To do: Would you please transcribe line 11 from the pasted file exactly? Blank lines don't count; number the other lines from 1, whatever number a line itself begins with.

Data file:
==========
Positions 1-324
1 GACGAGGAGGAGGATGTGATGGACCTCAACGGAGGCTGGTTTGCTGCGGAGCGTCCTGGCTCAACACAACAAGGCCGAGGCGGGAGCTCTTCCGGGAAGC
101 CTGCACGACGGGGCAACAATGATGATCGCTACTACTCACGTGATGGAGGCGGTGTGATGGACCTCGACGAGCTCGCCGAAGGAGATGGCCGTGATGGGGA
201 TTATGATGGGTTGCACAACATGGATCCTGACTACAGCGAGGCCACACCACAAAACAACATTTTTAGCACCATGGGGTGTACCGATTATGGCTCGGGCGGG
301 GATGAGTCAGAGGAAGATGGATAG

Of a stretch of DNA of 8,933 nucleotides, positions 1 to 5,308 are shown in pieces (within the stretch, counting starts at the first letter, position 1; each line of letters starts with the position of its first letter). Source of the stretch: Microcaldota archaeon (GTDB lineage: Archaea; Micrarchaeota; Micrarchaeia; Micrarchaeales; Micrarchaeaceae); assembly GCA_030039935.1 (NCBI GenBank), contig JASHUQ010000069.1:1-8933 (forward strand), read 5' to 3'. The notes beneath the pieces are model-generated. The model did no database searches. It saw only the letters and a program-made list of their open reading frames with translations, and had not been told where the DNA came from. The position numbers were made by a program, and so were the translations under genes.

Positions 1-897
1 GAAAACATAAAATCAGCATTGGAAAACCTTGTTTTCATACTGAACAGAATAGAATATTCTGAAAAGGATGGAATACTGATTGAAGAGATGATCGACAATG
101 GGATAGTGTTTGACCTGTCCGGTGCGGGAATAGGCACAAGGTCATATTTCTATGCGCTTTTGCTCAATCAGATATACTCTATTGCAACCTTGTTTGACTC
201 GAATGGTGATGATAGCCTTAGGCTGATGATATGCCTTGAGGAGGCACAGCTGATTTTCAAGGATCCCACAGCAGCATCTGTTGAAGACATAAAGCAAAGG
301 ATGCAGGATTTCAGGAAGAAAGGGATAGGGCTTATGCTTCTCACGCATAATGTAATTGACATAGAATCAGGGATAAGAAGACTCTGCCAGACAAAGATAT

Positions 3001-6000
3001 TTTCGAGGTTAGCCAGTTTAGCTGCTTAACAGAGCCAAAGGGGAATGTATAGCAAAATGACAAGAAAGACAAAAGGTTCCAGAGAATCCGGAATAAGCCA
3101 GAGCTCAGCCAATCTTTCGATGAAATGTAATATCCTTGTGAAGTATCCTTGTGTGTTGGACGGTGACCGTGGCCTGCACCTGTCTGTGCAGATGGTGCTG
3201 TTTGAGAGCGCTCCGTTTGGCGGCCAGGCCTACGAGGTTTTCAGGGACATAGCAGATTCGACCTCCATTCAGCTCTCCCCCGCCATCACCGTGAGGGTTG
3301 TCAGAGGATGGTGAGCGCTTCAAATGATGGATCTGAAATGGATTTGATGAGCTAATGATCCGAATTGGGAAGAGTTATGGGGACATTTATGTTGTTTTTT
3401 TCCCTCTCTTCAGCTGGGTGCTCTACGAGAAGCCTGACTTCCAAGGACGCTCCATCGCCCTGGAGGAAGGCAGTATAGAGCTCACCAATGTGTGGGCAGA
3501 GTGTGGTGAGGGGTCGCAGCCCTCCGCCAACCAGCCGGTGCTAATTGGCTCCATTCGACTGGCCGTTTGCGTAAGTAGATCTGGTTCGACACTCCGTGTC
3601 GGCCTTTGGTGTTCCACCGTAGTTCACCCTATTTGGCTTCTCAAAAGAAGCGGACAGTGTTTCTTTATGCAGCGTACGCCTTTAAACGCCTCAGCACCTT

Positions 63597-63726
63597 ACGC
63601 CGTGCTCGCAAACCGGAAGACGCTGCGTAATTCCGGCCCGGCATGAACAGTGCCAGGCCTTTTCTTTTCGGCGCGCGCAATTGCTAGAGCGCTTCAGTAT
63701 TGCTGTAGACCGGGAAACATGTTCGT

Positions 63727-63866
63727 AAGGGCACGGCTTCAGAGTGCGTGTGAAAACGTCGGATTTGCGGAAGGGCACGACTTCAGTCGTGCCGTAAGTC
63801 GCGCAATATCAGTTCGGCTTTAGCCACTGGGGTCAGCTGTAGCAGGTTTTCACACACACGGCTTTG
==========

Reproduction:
301 ATGCAGGATTTCAGGAAGAAAGGGATAGGGCTTATGCTTCTCACGCATAATGTAATTGACATAGAATCAGGGATAAGAAGACTCTGCCAGACAAAGATAT